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nostaglic0galnostaglic0gal Posts: 2Registered User New Member
I would appreciate it if you guys could help me make an important decision...I'm currently studying at the Ohio State Uni which runs on quarters. I am an international student. I've been on the annual system all my life. We had 9-10 classes the whole year through.
I did pretty well back home but now that I'm on the quarter system at OSU, I've been totally freaked out. I am an undergrad...I'm majoring in Molecular Genetics and have a minor in Psychology.
The classes are SO fast-paced, it's incredibly overwhelming. I hardly find time to adjust myself to the new schedule each quarter. I don't remember much of what I learned my last two quarters.
I'm the kind of person who likes to review the material taught in class over and over again. It helps me retain information. But, I can only dream of doing that right now. I'm doing poorly on almost all my classes.
Do you think a person like me would do better in a semester school since I come from an annual system?
Someone told me that there's no difference between the two systems. You're basically covering the same amount of material in both the systems. Is that true?
I've been thinking of transferring to a semester college which is going to be a big change for me since I would have to move to a different city and since this is my first time in the US, it will take a bit longer for me to get adjusted to the new place.
So is it that if I'm taking a general chem class in a quarter college, I would get a mere 10 weeks to go over the material whereas if I were in a semester school I would get close to 15 weeks to cover the exact same thing?
I'm a pre-med student so I HAVE to retain the information that I'm being bombarded with.
I found people here talking about getting done with a class sooner in a quarter system. I personally want to enjoy the whole process of learning instead of thinking about getting done as soon as I can.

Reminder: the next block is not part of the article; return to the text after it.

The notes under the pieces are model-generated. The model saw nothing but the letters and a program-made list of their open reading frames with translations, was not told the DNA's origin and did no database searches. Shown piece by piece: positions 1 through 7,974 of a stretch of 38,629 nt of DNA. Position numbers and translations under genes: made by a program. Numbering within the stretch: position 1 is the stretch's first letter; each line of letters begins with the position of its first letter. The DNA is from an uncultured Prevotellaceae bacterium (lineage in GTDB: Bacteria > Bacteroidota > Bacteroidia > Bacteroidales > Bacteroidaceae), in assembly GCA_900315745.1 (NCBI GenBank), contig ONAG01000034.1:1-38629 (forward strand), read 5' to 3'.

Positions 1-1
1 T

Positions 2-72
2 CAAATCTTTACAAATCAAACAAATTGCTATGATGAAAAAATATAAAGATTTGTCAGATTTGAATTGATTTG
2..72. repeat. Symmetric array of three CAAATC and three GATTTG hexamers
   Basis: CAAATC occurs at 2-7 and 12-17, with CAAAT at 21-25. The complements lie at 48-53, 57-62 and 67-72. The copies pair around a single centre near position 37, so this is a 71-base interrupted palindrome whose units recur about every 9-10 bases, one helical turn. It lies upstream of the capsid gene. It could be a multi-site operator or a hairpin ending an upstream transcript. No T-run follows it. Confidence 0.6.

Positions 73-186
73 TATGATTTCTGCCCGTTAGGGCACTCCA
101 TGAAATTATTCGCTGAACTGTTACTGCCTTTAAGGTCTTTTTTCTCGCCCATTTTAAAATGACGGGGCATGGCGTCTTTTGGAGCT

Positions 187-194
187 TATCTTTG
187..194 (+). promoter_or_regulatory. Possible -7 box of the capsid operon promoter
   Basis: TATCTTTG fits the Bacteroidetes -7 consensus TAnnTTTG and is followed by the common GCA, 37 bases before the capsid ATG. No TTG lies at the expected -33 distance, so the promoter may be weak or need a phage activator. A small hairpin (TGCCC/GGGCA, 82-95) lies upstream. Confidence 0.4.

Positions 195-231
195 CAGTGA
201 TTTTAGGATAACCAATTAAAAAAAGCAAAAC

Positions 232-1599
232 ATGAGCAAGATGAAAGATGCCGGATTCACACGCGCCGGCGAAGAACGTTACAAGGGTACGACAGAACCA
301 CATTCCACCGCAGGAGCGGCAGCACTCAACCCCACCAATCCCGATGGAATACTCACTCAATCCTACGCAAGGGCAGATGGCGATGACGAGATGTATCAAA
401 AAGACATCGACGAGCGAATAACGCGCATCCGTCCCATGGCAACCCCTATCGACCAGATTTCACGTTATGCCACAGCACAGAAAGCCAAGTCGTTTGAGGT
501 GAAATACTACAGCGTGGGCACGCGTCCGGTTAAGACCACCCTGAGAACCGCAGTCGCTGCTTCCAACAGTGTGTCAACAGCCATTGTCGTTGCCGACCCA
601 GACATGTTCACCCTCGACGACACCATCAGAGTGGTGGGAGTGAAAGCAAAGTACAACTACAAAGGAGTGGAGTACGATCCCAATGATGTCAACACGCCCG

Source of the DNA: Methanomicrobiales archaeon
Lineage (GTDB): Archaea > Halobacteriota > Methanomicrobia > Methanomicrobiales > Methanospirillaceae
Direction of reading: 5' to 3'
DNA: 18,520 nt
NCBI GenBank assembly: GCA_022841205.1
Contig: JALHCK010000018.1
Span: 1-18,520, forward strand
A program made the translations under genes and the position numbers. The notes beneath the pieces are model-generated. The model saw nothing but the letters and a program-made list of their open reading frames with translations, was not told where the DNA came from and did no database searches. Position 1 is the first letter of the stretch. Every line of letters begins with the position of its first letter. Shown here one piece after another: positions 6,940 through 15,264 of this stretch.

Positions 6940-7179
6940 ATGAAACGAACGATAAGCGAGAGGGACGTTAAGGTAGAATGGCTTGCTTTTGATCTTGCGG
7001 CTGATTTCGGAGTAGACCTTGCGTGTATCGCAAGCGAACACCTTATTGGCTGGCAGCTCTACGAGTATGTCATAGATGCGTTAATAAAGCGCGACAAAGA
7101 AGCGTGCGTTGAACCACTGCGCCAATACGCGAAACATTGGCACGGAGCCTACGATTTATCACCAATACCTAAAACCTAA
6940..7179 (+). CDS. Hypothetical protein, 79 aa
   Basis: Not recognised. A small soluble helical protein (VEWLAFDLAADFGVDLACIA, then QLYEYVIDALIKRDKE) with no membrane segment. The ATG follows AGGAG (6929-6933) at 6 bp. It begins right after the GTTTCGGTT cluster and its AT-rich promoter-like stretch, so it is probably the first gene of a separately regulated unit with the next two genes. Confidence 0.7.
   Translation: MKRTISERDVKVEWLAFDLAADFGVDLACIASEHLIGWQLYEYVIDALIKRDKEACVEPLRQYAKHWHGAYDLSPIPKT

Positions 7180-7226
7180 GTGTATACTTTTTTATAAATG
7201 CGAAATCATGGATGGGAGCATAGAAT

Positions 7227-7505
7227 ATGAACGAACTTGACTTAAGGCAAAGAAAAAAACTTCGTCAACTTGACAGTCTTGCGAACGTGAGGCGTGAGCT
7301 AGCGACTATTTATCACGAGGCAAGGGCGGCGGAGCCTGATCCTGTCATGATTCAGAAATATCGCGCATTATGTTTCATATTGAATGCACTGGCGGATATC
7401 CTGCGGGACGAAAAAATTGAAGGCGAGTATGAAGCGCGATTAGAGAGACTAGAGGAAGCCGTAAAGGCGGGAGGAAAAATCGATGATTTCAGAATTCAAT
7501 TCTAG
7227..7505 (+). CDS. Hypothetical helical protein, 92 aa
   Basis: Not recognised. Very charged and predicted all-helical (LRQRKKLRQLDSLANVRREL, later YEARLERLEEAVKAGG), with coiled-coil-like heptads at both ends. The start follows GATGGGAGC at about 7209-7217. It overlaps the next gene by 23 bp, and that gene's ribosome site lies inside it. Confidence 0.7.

I would really be grateful if you could advise me on this.
Should I transfer to a semester school?
How often do you have quizzes/midterms/finals/assignments in a semester?
Thanks! :)
Post edited by nostaglic0gal on


  • mario2485mario2485 Posts: 50Registered User Junior Member
    When I was on a campus visit last week, I was on a campus tour and one of the current students mentioned that for a typical student, the quarter system offers 3-4 classes for 11 weeks while the semester system offers 5-6 classes for 16 weeks. Also the quarter system is more fast paced than the semester system.

    According to your situation, it seems that the fast paced quarter system is not working for you. The semester system would probably work better for your needs.

    Think hard about this before you make a decision. Good luck!
  • MidwestMom2Kids_MidwestMom2Kids_ Posts: 6,673Registered User Senior Member
    A semester school covers one year of general chemistry in a year, two semesters. A quarter school covers one year of general chemistry in a year, three quarters.

    I wonder if you might be carrying too many credits. How many classes are you taking?
  • taxguytaxguy Posts: 6,612Registered User Senior Member
    Just for the record, all ohio state schools will be changing to the semester system by 2013 or earlier if it can be implemented. This was done to allow easier transfers between schools and to coincide with sports' schedules. Be advised of this.
  • The SpeakerThe Speaker Posts: 184Registered User Junior Member
    ^ taxguy, have you a link for that information? I don't doubt you, I'm just curious what their stated reasoning is.
  • taxguytaxguy Posts: 6,612Registered User Senior Member
    Here is the plan posted by University of Cinciinnati.
    Semester Conversion, University of Cincinnati

    I was told that part of the reason they are switch is because other Ohio schools such as Ohio State will be switching.

    See also the academic plan by osu:OSU AAUP index and also

    The Academic Plan - The Ohio State University
  • kelseygkelseyg Posts: 786Registered User Member